Palin signs state sovereignty resolution

The Alaska governor gets on board a fringe movement angry about federal power

By Alex Koppelman
Published July 21, 2009 7:45PM (EDT)

If Alaska Gov. Sarah Palin does decide to run for president in 2012, and then ends up winning, things are going to get mighty awkward once she's in office. Earlier this month, Palin signed a resolution passed by her state's legislature that aligns her with the "state sovereignty" movement, a growing force on the right-wing fringe.

In short, the resolution refers to the Constitution's 10th Amendment -- that's the one that reserves any powers not expressly given to the federal government to the people or the states -- and says that the feds have been encroaching on Alaska's rights.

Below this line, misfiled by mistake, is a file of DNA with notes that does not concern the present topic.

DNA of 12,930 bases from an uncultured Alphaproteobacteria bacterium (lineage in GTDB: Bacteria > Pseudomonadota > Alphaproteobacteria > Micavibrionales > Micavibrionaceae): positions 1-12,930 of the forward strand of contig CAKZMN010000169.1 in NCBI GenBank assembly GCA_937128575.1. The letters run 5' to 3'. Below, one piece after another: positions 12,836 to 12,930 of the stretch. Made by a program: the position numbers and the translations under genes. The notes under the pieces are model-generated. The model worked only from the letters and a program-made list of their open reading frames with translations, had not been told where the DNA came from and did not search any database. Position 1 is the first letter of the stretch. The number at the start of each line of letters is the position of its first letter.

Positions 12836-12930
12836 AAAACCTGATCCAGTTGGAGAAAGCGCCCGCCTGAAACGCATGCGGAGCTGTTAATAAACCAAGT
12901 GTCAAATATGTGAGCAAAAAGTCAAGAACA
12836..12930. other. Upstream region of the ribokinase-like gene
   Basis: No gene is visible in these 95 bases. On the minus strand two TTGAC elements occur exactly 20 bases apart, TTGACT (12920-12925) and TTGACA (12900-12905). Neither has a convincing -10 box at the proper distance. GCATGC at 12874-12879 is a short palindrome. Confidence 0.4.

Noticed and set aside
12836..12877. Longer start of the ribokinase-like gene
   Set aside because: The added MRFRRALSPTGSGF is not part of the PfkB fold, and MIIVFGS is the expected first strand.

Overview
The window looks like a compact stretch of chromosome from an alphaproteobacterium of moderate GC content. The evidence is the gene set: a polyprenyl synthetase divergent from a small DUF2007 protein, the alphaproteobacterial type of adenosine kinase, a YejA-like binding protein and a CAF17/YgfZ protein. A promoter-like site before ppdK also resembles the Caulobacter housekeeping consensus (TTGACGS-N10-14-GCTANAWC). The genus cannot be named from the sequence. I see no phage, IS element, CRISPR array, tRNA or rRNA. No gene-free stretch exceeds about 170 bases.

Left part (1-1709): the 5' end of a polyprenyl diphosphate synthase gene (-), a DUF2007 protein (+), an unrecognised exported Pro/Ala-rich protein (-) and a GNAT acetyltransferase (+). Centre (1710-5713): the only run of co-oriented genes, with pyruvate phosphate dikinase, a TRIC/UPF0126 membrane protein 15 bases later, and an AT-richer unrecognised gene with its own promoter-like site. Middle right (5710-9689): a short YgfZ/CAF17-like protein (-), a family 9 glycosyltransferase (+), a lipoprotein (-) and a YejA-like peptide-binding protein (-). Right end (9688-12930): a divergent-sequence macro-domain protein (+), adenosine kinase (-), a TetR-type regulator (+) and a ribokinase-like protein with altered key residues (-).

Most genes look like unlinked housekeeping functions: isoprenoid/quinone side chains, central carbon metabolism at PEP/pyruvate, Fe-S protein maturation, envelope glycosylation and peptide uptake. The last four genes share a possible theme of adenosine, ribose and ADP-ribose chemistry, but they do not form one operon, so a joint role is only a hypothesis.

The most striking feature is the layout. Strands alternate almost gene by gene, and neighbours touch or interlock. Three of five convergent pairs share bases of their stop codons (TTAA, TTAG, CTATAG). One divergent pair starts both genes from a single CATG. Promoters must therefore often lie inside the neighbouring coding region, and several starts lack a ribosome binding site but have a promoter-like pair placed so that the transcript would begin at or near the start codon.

"The Alaska State Legislature hereby claims sovereignty for the state under the 10th Amendment to the Constitution of the United States over all powers not otherwise enumerated and granted to the federal government," the resolution says. "This resolution serves as Notice and Demand to the federal government to cease and desist, effective immediately, mandates that are beyond the scope of these constitutionally delegated powers."

As I wrote when Texas Gov. Rick Perry endorsed a similar resolution in his own state, resolutions like this one are on shaky legal ground: Supporters of the movement are often wrong about the law and what Congress is allowed to do under the Constitution. Plus, the resolution is completely toothless -- all the legislature is doing is demanding something.

Well, that's not completely true -- they're probably also being a little annoying. The resolution specifically provides that a copy should be sent to President Obama, Vice President Biden, House Speaker Nancy Pelosi, every member of Congress, the presiding officer of all other state legislatures and all 49 other governors.

Alex Koppelman

Alex Koppelman is a staff writer for Salon.

MORE FROM Alex Koppelman

Related Topics ------------------------------------------

War Room